Friday, February 23, 2007

R.I.P. Mai Ghoussoub, 1952-2007

I was devastated when I learned earlier this week of the death of Mai Ghoussoub over the past weekend. I first met Mai in 1971, when we were both undergraduates at the American University of Beirut. We were both involved in left student politics at AUB, and both belonged to an independent left student organization called Our Struggle (Kifahuna) that published a mimeographed magazine by the same name. Mai was also the member of Lebanon's small but active Trotskyist movement at that time.

I lost touch with Mai after I left Beirut in January 1976, during the civil war, but I did hear from mutual friends that she had been wounded in the civil war. I also knew that she had co-founded Saqi Books in London, but although I was in London three times in the '80s, our paths never crossed. It wasn't until April 1999 that I met her again, when we both presented papers at a conference on Middle East Culture at Georgetown University, organized by Walter Armbrust. Since then, we stayed in touch, and I saw her in London in September '02 and July '03. I had a fabulous time with Mai the last time I saw her, when she took me to Momo's and its very exclusive downstairs Kemia bar. She liked to keep me informed about Beirut's cultural revival (I've not been back since January 1976), and it's thanks to her that I know about Beirut's jazz scene and groups like Soap Kills.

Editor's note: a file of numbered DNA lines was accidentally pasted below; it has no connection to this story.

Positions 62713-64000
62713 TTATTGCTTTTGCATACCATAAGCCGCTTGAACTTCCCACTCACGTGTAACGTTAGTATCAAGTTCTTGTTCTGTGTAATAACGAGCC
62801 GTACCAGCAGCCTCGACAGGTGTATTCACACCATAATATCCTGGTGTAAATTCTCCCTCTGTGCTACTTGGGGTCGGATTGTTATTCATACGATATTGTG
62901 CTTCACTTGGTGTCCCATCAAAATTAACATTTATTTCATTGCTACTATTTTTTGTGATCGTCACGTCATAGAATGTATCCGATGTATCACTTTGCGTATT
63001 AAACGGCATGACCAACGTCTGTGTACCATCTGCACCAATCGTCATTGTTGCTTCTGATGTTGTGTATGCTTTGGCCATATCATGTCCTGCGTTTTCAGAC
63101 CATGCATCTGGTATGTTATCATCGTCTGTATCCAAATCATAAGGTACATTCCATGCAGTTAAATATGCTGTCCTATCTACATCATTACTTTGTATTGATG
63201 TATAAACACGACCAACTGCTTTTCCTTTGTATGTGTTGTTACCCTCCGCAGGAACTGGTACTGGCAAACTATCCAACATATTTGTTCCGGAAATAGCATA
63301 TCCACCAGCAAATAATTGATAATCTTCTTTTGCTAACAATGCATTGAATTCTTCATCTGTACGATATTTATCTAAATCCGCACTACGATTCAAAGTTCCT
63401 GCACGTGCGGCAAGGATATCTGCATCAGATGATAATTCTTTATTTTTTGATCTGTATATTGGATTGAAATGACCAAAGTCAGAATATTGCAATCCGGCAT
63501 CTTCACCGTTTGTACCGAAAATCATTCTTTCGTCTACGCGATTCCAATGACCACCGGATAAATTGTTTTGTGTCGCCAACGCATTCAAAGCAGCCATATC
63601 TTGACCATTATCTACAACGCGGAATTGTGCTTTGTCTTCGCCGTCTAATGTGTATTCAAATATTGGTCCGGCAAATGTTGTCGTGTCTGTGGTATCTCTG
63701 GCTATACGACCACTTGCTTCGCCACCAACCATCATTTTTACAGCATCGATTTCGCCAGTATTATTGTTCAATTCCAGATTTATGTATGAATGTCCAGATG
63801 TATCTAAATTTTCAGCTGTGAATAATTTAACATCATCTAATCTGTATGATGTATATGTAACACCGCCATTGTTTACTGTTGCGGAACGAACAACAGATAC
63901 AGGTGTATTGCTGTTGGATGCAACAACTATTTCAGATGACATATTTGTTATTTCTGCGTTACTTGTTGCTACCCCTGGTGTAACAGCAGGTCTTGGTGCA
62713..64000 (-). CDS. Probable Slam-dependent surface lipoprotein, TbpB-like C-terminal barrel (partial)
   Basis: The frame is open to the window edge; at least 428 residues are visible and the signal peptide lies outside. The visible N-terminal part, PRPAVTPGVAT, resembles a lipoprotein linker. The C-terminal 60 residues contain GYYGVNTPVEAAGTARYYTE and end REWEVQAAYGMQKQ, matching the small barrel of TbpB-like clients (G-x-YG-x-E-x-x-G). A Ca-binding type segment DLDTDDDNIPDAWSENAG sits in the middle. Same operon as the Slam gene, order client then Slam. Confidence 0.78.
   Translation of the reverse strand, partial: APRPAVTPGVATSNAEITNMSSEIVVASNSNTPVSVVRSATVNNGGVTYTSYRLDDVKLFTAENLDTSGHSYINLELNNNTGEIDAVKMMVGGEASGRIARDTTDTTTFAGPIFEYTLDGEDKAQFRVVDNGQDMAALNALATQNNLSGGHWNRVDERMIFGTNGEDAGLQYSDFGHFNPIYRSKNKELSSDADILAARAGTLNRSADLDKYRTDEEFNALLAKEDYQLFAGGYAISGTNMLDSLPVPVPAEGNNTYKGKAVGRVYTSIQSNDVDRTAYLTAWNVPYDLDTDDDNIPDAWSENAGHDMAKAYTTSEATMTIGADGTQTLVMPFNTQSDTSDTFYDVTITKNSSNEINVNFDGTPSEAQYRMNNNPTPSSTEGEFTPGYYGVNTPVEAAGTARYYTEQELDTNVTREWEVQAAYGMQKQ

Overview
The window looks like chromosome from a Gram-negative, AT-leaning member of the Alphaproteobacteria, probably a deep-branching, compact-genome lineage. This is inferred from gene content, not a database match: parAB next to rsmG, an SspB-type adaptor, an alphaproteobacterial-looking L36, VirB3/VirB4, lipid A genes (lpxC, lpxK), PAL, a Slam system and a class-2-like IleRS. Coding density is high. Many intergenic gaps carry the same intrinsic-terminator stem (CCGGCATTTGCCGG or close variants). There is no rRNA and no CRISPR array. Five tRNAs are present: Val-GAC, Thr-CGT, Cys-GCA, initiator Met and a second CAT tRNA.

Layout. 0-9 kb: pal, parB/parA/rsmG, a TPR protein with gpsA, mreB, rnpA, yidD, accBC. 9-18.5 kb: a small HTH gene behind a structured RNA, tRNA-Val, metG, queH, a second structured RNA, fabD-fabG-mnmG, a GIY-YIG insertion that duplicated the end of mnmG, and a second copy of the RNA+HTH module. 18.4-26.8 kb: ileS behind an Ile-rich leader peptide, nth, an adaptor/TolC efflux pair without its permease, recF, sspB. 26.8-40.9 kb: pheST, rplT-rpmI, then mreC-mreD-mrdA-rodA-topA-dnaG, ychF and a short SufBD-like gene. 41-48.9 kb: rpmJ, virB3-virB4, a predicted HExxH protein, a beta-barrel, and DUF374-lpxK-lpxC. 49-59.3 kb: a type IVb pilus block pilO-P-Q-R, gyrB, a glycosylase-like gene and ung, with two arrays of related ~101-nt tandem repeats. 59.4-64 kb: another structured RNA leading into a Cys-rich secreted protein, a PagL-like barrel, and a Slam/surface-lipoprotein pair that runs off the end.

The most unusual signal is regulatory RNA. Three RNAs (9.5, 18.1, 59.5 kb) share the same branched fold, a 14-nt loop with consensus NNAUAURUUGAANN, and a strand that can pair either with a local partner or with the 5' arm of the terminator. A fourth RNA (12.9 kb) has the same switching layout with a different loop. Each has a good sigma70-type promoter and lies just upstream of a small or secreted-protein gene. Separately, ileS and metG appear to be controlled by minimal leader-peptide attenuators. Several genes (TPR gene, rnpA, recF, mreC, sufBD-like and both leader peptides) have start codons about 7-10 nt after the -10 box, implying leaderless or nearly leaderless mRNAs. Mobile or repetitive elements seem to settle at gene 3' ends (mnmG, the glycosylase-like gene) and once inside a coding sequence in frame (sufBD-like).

Mai was so generous, so creative, so vivacious and smart and fun. She worked very hard to make Saqi Books the first-rate publisher of Middle East (and other) books that it is today. She was a very fine writer--her Leaving Beirut: Women and the Wars Within is one of the best books I've read about Lebanon and the civil war, incredibly moving and lyrical. Mai was also an accomplished sculptor, playwright and actress. Her departure leaves a gaping hole.

Excellent obits/tributes can be found here and here and here.

And some examples of her writing:

"Lebanon: Slices of Life" (Oct. 31, 2006)

"Beirut and contradiction: reading the World Press Photo award"
(Feb. 13, 2007)

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